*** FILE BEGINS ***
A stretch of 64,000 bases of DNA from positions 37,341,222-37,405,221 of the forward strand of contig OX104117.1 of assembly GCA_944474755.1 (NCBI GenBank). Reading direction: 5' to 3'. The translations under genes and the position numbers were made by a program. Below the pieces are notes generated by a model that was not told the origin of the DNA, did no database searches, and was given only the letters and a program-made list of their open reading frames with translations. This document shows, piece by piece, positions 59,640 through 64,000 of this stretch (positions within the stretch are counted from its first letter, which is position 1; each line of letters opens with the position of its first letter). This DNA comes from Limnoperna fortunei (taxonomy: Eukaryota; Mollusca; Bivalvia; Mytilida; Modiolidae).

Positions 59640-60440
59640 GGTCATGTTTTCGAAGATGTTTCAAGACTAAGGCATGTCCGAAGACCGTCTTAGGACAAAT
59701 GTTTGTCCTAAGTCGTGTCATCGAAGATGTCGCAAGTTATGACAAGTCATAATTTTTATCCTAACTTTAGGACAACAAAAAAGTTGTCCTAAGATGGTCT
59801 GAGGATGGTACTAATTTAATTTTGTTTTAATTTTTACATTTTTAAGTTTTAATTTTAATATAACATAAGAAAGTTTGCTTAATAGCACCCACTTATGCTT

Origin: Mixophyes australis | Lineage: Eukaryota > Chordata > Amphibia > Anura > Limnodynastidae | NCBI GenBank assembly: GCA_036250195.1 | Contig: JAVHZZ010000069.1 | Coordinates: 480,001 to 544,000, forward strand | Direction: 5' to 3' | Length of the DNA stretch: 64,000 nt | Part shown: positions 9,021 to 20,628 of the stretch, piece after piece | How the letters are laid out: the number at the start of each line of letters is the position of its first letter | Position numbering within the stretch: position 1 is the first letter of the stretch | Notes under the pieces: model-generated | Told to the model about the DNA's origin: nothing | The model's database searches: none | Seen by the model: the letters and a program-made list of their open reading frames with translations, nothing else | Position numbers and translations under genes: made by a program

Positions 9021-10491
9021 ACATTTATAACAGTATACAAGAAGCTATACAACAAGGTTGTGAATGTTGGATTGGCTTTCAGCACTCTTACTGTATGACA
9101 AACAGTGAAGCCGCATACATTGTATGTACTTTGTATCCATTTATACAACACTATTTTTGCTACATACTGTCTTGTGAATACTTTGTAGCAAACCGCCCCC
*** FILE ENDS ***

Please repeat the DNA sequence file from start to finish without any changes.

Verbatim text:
A stretch of 64,000 bases of DNA from positions 37,341,222-37,405,221 of the forward strand of contig OX104117.1 of assembly GCA_944474755.1 (NCBI GenBank). Reading direction: 5' to 3'. The translations under genes and the position numbers were made by a program. Below the pieces are notes generated by a model that was not told the origin of the DNA, did no database searches, and was given only the letters and a program-made list of their open reading frames with translations. This document shows, piece by piece, positions 59,640 through 64,000 of this stretch (positions within the stretch are counted from its first letter, which is position 1; each line of letters opens with the position of its first letter). This DNA comes from Limnoperna fortunei (taxonomy: Eukaryota; Mollusca; Bivalvia; Mytilida; Modiolidae).

Positions 59640-60440
59640 GGTCATGTTTTCGAAGATGTTTCAAGACTAAGGCATGTCCGAAGACCGTCTTAGGACAAAT
59701 GTTTGTCCTAAGTCGTGTCATCGAAGATGTCGCAAGTTATGACAAGTCATAATTTTTATCCTAACTTTAGGACAACAAAAAAGTTGTCCTAAGATGGTCT
59801 GAGGATGGTACTAATTTAATTTTGTTTTAATTTTTACATTTTTAAGTTTTAATTTTAATATAACATAAGAAAGTTTGCTTAATAGCACCCACTTATGCTT

Origin: Mixophyes australis | Lineage: Eukaryota > Chordata > Amphibia > Anura > Limnodynastidae | NCBI GenBank assembly: GCA_036250195.1 | Contig: JAVHZZ010000069.1 | Coordinates: 480,001 to 544,000, forward strand | Direction: 5' to 3' | Length of the DNA stretch: 64,000 nt | Part shown: positions 9,021 to 20,628 of the stretch, piece after piece | How the letters are laid out: the number at the start of each line of letters is the position of its first letter | Position numbering within the stretch: position 1 is the first letter of the stretch | Notes under the pieces: model-generated | Told to the model about the DNA's origin: nothing | The model's database searches: none | Seen by the model: the letters and a program-made list of their open reading frames with translations, nothing else | Position numbers and translations under genes: made by a program

Positions 9021-10491
9021 ACATTTATAACAGTATACAAGAAGCTATACAACAAGGTTGTGAATGTTGGATTGGCTTTCAGCACTCTTACTGTATGACA
9101 AACAGTGAAGCCGCATACATTGTATGTACTTTGTATCCATTTATACAACACTATTTTTGCTACATACTGTCTTGTGAATACTTTGTAGCAAACCGCCCCC